On a warm August afternoon, perched high up on a ladder, paintbrush in hand, my phone begins to ring.
I scramble, well, meander, down, as I am not great with heights or wobbly ladders. Setting my wares aside, I unplug my headphones and answer. David Shaw is in a joyful mood. Much of what you see from his stage persona is exactly how he is during conversation. He is jubilant, confident and well spoken. He proceeds to regale me with several stories and anecdotes, which reveal both the most human of sides and the clear trajectory of his and The Revivalists’ future.
Lying on his back in a boxing ring, covered in sweat and recent defeat, Shaw stares up into the eyes of an elementary school aged cheerleader in the bands video for “Criminal.” Their eyes only meet for a moment, as this in her time to shine, and she continues past him, taking his spot as the new front person of The Revivalists. The video tells an all too familiar story in the most comical of ways. “In Life, People are always trying to jockey for their position. They are told do this or do this and try to win the prize. It just seems ironic and fitting that it would be a little girl to take down the lead singer.”
The 2013 Bonnaroo was a big jump off point for the band. Over the course of the weekend, the band played three shows that only grew more and more intense. There is a point in every bands existence that they realize, this is it, and this is what we are going to do with our lives. “(Laughing) It was that first set at Bonnaroo. The sheer volume of the people screaming “one more song” at the end of the set. It hurt our ears. It was like destiny. Inside the tent, you couldn’t move. All I remember is the end result. In a setting like that, you don’t get an encore. We wouldn’t even try to do one. We ended the set and people were crazy.“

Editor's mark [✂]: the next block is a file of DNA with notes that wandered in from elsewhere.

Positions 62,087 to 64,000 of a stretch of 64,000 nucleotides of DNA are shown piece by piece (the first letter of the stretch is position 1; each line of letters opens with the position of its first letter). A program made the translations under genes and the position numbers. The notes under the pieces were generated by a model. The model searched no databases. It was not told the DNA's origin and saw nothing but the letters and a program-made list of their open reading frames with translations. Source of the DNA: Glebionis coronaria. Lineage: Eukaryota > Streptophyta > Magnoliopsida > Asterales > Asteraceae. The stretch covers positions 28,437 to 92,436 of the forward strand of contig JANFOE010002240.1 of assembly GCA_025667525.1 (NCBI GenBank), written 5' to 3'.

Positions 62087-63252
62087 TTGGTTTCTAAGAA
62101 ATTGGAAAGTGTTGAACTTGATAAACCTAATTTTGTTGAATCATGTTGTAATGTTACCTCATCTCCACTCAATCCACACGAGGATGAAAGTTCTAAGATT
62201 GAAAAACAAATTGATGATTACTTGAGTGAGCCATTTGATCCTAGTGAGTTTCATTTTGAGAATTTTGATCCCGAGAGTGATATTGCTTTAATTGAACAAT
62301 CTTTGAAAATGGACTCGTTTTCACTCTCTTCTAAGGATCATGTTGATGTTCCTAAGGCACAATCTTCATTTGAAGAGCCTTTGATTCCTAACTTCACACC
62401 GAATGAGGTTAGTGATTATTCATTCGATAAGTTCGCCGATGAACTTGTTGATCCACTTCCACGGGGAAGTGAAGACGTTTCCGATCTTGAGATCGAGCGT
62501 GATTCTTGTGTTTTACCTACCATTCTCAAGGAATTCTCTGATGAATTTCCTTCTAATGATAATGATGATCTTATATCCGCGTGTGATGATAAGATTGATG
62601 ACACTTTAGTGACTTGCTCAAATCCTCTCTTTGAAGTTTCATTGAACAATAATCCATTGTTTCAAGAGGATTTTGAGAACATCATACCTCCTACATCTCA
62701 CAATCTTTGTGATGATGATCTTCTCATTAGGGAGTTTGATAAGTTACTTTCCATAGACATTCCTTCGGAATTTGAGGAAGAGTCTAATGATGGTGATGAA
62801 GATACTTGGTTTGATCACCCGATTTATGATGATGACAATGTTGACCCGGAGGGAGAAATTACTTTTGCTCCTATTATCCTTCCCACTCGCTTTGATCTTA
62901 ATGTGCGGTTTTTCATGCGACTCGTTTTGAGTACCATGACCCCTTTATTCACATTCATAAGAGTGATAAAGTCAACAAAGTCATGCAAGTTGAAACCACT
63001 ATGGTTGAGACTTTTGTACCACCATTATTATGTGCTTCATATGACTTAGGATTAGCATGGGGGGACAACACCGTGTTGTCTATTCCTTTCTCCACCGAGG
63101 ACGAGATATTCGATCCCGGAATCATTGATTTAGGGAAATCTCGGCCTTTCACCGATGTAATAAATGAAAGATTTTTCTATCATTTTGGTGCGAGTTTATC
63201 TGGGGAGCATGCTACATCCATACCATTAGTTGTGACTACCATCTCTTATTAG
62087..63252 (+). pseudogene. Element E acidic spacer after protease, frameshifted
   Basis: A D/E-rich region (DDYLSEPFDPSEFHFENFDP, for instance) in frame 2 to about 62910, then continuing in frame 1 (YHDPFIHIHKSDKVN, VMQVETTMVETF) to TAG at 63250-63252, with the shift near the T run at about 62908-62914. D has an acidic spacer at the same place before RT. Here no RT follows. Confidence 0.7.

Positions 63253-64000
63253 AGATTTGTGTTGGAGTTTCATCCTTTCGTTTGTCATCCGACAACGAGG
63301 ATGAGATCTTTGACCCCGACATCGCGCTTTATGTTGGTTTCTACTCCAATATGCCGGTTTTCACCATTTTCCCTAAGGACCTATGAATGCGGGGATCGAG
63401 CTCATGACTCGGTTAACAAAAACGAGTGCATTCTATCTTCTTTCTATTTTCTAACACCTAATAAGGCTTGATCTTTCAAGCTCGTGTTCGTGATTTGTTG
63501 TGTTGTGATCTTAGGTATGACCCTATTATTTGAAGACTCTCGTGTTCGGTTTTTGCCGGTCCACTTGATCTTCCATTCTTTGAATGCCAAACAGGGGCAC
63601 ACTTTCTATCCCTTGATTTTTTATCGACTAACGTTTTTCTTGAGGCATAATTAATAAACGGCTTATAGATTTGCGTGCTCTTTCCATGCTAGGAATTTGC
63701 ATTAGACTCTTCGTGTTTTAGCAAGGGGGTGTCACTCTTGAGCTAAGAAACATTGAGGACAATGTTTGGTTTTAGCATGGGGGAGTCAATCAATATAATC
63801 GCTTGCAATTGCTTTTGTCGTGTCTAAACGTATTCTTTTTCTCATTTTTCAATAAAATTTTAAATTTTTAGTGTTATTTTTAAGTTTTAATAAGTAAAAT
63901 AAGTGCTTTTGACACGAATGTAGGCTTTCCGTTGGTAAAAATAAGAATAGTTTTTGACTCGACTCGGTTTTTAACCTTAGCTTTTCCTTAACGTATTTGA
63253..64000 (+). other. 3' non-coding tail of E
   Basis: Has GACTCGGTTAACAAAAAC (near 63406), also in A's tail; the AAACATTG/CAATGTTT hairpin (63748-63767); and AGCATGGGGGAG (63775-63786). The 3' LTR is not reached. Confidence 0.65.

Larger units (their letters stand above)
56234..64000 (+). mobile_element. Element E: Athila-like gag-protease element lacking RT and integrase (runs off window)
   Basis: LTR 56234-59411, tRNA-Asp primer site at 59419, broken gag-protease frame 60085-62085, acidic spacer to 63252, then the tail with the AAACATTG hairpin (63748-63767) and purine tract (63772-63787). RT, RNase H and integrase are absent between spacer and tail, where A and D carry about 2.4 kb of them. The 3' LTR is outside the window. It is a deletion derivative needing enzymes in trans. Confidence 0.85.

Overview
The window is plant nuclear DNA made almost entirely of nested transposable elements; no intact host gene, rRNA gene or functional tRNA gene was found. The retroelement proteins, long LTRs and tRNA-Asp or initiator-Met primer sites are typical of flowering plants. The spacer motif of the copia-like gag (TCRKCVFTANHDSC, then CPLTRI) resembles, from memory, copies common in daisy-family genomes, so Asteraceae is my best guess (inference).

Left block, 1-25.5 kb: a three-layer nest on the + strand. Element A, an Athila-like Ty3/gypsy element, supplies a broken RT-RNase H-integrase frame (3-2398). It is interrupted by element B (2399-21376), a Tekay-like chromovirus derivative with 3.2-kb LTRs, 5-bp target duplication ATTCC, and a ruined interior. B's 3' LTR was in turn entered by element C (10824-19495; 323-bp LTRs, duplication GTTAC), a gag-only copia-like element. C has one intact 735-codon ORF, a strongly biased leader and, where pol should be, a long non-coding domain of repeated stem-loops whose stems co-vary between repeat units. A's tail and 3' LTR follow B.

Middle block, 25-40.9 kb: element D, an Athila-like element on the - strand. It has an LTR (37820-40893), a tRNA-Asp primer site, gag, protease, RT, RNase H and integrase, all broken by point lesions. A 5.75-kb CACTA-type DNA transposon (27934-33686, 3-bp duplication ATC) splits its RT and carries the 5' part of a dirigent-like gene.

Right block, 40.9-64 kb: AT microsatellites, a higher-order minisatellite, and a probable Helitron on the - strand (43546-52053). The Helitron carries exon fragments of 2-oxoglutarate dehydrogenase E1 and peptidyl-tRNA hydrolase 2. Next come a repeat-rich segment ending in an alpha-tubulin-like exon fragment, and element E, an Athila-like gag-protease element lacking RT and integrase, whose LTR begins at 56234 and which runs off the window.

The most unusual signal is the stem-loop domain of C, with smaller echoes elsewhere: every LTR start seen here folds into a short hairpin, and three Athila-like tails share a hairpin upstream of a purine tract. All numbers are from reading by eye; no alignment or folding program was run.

Looking at where they are now, with more shows than they can remember in the bag, they have seen the true power of the festival circuit as it stands in today’s landscape. “I think it’s extremely, extremely important for bands these days, because there are a lot of bands and a lot of festivals popping up. For me, for a band like us, it’s the true way to see what we do. It’s really the only way to see how the art was made. On a cd, some songs will come out better than others, but you really want to see the true interaction. That’s what the festivals have accomplished, to put people in front of a larger crowd. Not every band can go to a new city every night and pull 400 people a thousand miles, or two thousand miles away from their home city. Festivals have allowed a centralized group of people who really have nowhere to go, to say, “I’ve heard of this band. I’m going to go check them out.” It is a great way to get art out there in another conduit. With the start of Spotify, records are kind of going out the window. Vinyl is up, but digital sales are like shooting in the bucket right now. Festivals are surely the way of the future.”
Last season on the HBO show Treme, The Revivalists got to perform their song “Concrete” live at The Allways Lounge in New Orleans. Shaw recalled the experience with pleasure. “It was awesome. It was the first time we had ever been on a TV show. It was a smoky bar scene. You know how Treme is; they want to set it to look as close to the actual time (as possible). We had to shave and everything. (Laughing) We were supposed to be like little babies. I can’t really grow facial hair, but a couple of the guys had monster beards that had to go for the sake of the show. It was great. We were super grateful that they asked us to be a part of it. (Show Creator) David Simon is a genius. I don’t know if you’ve seen The Wire, but it takes the cake.”